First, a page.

* There are algorithms for tallying shares/likes/retweets/views/downloads to establish frequency distributions.
Using these basic features and a host of other metadata we can categorize information according to its source, content and frequency.
We can then use a system of simple colour coded icons to convey that information.
A red robot icon for example combined with a red angry face icon might mean the source of the item is likely a twitter bot, and the emotional tone of the content is aggressive or inciteful.
A green tick icon combined with an orange antenna icon might mean this item passes fact-checking software, but comes from an infrequently liked source.
These are just examples I’m dreaming up. What we need is a research programme that takes the vast literature of cultural evolution theory and human information transmission dynamics theory, and cognitive bias theory and deduces what variables that drive the theory can we extract from network data and what these can tell us about information and its dynamics.
We then need to implement this labelling, and provide education around information transmission dynamics in schools, on websites, everywhere, until people understand how and why this stuff flows the way it does. It will take time, but just as we learned to interpret all the vast array of icons we come across daily, we can grasp this too, and the implications particular icon sets have.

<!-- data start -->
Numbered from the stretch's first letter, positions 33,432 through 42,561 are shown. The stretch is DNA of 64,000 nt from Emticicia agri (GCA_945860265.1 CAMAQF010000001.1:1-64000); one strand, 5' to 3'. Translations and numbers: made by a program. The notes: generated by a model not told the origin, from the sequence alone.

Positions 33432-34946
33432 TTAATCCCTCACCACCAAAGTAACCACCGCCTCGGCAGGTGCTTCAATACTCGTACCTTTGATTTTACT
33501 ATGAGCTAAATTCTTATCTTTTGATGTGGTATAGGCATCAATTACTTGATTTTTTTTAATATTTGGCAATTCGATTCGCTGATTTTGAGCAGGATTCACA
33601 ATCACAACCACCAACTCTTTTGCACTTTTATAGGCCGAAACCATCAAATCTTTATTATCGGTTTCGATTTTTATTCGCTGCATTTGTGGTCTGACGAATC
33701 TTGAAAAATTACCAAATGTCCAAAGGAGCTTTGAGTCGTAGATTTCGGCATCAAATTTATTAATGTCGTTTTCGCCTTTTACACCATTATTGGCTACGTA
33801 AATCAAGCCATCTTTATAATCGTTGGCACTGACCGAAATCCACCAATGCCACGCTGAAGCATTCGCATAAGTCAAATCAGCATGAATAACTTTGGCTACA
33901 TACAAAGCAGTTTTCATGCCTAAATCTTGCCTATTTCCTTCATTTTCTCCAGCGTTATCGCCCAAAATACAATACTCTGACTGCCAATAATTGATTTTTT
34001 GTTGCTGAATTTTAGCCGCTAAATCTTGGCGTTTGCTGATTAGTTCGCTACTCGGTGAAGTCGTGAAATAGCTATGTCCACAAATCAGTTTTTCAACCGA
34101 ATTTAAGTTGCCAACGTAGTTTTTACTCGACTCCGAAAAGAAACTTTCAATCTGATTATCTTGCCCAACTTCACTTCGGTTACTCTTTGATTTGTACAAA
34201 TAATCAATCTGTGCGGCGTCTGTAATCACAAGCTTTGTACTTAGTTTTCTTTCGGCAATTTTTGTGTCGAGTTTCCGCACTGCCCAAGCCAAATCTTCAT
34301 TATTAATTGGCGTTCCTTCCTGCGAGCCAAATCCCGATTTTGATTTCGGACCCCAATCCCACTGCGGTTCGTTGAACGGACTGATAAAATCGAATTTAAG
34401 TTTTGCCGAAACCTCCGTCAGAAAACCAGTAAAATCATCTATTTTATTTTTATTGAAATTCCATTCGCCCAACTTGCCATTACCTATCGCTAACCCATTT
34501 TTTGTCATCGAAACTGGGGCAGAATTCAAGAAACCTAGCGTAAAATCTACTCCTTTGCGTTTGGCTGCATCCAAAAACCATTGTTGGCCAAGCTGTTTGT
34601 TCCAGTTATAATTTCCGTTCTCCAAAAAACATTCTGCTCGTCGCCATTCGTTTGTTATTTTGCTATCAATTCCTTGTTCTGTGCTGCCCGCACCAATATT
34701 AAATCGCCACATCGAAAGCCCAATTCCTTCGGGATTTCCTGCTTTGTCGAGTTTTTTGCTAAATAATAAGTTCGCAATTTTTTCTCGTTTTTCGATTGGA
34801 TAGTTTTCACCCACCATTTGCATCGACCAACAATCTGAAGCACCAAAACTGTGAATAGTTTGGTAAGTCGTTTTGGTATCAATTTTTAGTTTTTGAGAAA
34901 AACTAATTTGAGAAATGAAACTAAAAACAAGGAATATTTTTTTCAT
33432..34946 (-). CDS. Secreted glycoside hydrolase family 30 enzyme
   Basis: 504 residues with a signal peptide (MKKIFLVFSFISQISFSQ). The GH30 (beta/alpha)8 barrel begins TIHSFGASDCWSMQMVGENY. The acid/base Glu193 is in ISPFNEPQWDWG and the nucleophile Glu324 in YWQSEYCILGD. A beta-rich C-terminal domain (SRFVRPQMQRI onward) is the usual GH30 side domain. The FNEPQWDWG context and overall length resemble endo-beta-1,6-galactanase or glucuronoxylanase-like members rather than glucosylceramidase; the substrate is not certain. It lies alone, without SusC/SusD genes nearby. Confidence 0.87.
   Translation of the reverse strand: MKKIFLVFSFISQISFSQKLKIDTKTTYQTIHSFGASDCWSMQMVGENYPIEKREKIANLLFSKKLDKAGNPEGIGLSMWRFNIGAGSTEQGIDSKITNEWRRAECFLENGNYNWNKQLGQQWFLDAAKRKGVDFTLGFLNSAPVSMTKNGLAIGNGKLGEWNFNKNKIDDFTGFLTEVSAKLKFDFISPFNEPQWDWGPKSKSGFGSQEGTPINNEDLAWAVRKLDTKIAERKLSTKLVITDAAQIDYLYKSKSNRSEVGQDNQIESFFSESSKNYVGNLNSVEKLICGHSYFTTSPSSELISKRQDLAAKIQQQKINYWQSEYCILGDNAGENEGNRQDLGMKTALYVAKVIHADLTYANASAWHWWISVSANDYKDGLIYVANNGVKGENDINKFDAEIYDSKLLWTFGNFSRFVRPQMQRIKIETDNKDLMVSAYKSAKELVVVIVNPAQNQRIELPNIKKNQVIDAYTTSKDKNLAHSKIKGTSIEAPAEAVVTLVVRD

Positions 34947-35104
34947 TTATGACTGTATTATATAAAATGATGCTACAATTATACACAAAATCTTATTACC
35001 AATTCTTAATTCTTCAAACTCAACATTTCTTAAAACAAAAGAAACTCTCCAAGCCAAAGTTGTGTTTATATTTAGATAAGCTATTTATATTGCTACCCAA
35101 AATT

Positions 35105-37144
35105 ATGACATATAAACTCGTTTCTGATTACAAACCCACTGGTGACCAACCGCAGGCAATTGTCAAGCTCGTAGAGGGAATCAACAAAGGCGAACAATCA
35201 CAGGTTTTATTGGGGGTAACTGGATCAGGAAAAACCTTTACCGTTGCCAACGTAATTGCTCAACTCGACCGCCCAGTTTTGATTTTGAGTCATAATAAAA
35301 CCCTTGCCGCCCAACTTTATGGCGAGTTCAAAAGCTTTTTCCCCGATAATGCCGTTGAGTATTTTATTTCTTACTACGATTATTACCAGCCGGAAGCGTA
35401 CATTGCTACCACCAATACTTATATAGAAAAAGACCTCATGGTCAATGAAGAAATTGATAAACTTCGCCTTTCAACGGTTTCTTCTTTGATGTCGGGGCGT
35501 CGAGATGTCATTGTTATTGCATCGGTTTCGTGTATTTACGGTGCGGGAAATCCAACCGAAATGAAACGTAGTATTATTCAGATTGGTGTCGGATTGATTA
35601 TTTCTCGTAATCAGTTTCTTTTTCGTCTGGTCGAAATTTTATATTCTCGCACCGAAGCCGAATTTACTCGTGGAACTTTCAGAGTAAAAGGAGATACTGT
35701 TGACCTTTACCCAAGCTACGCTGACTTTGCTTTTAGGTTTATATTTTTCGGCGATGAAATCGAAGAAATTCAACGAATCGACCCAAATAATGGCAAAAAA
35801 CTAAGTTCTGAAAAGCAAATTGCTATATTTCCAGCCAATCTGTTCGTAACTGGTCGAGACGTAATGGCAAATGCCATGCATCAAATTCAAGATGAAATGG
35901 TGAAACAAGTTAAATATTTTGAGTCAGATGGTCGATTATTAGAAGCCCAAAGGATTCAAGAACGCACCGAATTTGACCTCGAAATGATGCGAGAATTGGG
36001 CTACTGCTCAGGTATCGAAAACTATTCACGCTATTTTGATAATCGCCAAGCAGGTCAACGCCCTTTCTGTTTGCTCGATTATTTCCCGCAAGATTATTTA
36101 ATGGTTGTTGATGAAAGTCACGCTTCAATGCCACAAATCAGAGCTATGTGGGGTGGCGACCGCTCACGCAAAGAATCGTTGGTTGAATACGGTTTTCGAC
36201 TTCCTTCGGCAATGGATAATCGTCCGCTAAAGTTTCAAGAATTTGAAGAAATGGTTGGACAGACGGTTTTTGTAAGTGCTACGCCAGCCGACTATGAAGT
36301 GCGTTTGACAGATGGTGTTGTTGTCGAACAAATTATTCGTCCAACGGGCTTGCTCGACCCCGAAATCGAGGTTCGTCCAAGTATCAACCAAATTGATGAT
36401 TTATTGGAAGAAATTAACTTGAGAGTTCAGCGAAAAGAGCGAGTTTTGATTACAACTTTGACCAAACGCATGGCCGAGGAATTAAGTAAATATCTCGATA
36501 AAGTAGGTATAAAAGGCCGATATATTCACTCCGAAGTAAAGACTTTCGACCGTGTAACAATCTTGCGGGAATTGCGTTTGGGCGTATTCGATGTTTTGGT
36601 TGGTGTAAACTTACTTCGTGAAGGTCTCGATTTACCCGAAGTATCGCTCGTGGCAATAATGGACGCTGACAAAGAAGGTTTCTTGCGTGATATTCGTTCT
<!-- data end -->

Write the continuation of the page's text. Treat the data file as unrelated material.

Additionally, hovering over the icons provides additional information about the information transmission dynamics and why this item has spread as it has.
This is a quick first pass at this ‘Healthy News’ labelling idea. But joint work between technical digital media experts and those who understand the science of cultural evolution and cognitive biases could start to deduce how and why this all happens and how we can warn users about dangerous, false, hysterical, manipulative, and malicious content.
I found the following article particularly interesting: https://medium.com/hci-design-at-uw/information-wars-a-window-into-the-alternative-media-ecosystem-a1347f32fd8f
In it they generate this figure from network information harvested:
The caption reads: “we generated a graph where nodes were Internet domains (extracted from URL links in the tweets). In this graph, nodes are sized by the overall number of tweets that linked to that domain and an edge exists between two nodes if the same Twitter account posted one tweet citing one domain and another tweet citing the other. After some trimming (removing domains such as social media sites and URL shorteners that are connected to everything), we ended up with the graph you see in Figure 1. We then used the graph to explore the media ecosystem through which the production of alternative narratives takes place.”
It is this kind of work and the software that drives it, which needs to be combined in the tool for ‘Healthy News’ labeling, ideally using a watermarking system.
The next step will be to fight off those who attempt to manipulate the new system, but that’s another story…
End of discussion.